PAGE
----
The microbial world presents an astonishing high diversity [1, 2]. Natural habitats contain complex microbial communities where different microorganisms interact with the environment representing a driving force to get adapted to the available conditions. The microbial cells live in communities and they continuously interact with others both within and between species [3]. This interactive scenario generates opportunities to exchange functional capabilities and accelerate the pace of evolutionary adaptation.

Horizontal gene transfer (HGT) represents the exchange of DNA between species and, this is even more interesting when it occurs among scarcely related cells, for example, between different phyla. HGT events occur frequently in the prokaryotic world and they are thought to have enormous relevance in the evolution of prokaryotes [4, 5, 6]. However, the mechanisms governing these events are poorly understood. Phylogenetic studies are providing valuable information on potential DNA mobility events during microbial evolution. In this respect, the involvement of mobile genetic elements is a major factor involved in the genomic evolution of prokaryotes [6, 7].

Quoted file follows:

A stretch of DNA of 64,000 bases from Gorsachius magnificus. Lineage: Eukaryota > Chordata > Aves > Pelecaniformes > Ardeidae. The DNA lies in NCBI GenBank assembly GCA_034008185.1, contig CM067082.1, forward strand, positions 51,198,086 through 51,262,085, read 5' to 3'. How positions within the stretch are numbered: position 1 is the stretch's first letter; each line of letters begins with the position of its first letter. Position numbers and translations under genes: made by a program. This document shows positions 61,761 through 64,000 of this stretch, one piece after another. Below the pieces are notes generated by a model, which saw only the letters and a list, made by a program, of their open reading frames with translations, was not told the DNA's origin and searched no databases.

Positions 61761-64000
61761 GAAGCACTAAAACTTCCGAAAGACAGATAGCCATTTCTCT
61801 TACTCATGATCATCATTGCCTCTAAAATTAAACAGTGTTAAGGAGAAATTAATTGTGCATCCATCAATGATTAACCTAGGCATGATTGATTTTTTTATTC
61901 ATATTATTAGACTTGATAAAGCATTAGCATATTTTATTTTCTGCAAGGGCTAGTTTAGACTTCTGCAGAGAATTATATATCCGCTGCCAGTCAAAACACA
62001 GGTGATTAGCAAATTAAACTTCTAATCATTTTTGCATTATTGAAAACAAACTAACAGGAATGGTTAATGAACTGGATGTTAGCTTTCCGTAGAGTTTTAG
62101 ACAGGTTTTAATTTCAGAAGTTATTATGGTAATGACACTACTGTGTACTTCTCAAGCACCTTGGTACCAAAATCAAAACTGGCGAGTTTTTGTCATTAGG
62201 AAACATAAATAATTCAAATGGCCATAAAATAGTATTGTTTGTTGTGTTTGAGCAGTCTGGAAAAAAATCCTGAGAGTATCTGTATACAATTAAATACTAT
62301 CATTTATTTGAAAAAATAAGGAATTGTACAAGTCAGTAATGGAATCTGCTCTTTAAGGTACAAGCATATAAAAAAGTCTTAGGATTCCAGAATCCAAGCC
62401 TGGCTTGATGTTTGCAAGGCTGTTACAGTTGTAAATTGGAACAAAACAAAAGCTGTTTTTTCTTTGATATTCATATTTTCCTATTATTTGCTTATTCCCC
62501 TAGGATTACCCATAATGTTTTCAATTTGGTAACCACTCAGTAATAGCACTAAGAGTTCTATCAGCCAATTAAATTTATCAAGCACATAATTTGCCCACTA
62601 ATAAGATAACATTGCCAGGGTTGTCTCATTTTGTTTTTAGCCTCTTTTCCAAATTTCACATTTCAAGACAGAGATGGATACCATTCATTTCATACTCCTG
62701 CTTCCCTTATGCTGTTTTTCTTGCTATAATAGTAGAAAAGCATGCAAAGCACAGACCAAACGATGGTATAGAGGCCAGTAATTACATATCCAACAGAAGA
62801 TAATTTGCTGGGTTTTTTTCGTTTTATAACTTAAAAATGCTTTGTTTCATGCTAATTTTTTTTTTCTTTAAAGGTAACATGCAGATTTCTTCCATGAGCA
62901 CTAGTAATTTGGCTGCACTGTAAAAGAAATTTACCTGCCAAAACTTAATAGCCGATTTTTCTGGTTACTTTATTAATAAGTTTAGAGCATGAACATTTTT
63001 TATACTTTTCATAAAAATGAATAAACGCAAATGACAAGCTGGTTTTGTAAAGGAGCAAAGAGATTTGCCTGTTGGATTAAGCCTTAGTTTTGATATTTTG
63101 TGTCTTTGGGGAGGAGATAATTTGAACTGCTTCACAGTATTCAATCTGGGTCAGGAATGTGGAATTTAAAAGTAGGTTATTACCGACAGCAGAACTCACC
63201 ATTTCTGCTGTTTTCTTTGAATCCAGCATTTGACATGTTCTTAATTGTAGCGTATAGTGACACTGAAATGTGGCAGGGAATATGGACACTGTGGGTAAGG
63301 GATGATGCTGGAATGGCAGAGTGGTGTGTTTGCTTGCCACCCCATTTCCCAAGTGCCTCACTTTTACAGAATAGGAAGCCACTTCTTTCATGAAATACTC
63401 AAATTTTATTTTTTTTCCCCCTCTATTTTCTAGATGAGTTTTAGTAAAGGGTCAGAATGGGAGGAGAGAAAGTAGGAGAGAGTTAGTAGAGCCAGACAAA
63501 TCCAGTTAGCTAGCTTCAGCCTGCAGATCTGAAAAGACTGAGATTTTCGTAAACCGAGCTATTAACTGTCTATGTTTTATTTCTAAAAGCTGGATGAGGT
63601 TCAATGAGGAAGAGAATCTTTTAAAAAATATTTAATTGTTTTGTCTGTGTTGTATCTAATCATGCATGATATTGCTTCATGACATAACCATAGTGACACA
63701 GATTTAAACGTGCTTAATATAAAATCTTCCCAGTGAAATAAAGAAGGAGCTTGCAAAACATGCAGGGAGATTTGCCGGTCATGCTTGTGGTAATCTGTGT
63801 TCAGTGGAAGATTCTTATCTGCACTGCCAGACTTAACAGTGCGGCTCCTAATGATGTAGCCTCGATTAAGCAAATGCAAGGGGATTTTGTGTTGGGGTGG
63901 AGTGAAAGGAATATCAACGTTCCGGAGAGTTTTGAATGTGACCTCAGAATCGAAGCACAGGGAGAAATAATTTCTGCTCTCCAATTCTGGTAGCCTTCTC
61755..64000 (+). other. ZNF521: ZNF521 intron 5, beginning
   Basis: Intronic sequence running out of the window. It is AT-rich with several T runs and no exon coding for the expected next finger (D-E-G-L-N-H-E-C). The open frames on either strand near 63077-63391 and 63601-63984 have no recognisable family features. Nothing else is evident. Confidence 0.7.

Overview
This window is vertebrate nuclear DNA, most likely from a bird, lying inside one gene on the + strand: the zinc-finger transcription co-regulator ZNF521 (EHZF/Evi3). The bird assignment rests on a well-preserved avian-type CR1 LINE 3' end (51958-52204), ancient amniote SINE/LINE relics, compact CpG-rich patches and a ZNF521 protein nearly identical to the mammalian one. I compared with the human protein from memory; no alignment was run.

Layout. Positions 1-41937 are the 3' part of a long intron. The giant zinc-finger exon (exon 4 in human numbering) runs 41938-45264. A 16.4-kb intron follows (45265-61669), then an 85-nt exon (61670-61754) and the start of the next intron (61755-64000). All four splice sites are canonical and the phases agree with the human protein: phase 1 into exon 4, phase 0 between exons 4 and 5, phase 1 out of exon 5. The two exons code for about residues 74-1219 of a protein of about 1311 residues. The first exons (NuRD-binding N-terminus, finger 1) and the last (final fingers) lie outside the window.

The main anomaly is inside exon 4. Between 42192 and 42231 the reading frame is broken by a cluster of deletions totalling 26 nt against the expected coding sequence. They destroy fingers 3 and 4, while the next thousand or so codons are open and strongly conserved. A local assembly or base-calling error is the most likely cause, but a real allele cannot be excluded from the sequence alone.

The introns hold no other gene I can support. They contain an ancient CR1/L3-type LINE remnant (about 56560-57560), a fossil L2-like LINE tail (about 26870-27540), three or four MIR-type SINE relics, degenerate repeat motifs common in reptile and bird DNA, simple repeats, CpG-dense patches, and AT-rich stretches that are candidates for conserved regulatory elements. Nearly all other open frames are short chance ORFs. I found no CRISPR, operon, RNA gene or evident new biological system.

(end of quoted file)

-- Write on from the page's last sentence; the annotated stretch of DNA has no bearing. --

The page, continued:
The activities of different mobile genetic elements, both within a single genome and across genomes of different microorganisms, have serious impacts on genome structure and function. For instance, mobile genetic elements are able to generate transpositions of DNA fragments and as a result gene inactivation/activation and gene deletions and insertions [8]. Among the mobile elements, the insertion sequences (IS) are considered the simplest autonomous transposition elements. These ISs are constituted by a transposase gene flanked up- and down-stream by repetitive flanking sequences. Consequently, transposase genes are expected to show genome rearrangements more frequently than other genes [9]. The mechanism of action of transposases consists of replicative and non-replicative (conservative) modes that facilitate movement of the transposition elements to a different location. As a consequence, gene disruption caused by the scission of an IS and its insertion into the genome are usually traced back to understand these evolutionary events [10]. The repetitive flanking sequences, or inverted repeat (IR) sequences, are targets of the transposases and are generally included in the transposed DNA. The involvement of transposases in the mobility of DNA within and likely between genomes [6, 7] suggests that these genes can be used as a proxy to better understand the potential of HGT on bacterial evolution and genome plasticity.